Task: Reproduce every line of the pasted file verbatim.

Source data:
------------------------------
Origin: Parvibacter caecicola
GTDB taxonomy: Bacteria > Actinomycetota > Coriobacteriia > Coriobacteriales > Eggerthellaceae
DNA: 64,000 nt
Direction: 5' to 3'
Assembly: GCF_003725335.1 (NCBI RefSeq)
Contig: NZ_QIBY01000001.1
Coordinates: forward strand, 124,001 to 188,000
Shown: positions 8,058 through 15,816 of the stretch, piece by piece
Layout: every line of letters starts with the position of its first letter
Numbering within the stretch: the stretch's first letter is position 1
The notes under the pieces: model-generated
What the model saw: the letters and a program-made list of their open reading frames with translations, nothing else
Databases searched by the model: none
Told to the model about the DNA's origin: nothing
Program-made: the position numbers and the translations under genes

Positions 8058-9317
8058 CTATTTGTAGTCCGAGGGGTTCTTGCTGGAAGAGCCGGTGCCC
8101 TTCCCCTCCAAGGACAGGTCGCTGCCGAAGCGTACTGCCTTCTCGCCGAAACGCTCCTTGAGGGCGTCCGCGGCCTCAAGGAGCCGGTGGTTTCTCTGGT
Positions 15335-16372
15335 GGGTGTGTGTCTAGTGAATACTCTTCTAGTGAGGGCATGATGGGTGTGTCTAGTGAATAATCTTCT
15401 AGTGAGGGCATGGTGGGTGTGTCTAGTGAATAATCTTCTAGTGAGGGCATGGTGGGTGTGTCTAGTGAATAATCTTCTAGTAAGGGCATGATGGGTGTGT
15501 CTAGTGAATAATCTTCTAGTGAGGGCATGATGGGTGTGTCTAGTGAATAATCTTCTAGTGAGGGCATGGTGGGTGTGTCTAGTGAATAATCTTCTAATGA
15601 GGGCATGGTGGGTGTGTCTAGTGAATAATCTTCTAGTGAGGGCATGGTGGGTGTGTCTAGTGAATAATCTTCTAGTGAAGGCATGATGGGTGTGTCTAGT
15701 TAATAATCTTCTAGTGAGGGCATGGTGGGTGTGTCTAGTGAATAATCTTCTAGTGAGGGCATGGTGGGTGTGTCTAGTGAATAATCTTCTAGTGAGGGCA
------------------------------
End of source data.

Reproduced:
Origin: Parvibacter caecicola
GTDB taxonomy: Bacteria > Actinomycetota > Coriobacteriia > Coriobacteriales > Eggerthellaceae
DNA: 64,000 nt
Direction: 5' to 3'
Assembly: GCF_003725335.1 (NCBI RefSeq)
Contig: NZ_QIBY01000001.1
Coordinates: forward strand, 124,001 to 188,000
Shown: positions 8,058 through 15,816 of the stretch, piece by piece
Layout: every line of letters starts with the position of its first letter
Numbering within the stretch: the stretch's first letter is position 1
The notes under the pieces: model-generated
What the model saw: the letters and a program-made list of their open reading frames with translations, nothing else
Databases searched by the model: none
Told to the model about the DNA's origin: nothing
Program-made: the position numbers and the translations under genes

Positions 8058-9317
8058 CTATTTGTAGTCCGAGGGGTTCTTGCTGGAAGAGCCGGTGCCC
8101 TTCCCCTCCAAGGACAGGTCGCTGCCGAAGCGTACTGCCTTCTCGCCGAAACGCTCCTTGAGGGCGTCCGCGGCCTCAAGGAGCCGGTGGTTTCTCTGGT
Positions 15335-16372
15335 GGGTGTGTGTCTAGTGAATACTCTTCTAGTGAGGGCATGATGGGTGTGTCTAGTGAATAATCTTCT
15401 AGTGAGGGCATGGTGGGTGTGTCTAGTGAATAATCTTCTAGTGAGGGCATGGTGGGTGTGTCTAGTGAATAATCTTCTAGTAAGGGCATGATGGGTGTGT
15501 CTAGTGAATAATCTTCTAGTGAGGGCATGATGGGTGTGTCTAGTGAATAATCTTCTAGTGAGGGCATGGTGGGTGTGTCTAGTGAATAATCTTCTAATGA
15601 GGGCATGGTGGGTGTGTCTAGTGAATAATCTTCTAGTGAGGGCATGGTGGGTGTGTCTAGTGAATAATCTTCTAGTGAAGGCATGATGGGTGTGTCTAGT
15701 TAATAATCTTCTAGTGAGGGCATGGTGGGTGTGTCTAGTGAATAATCTTCTAGTGAGGGCATGGTGGGTGTGTCTAGTGAATAATCTTCTAGTGAGGGCA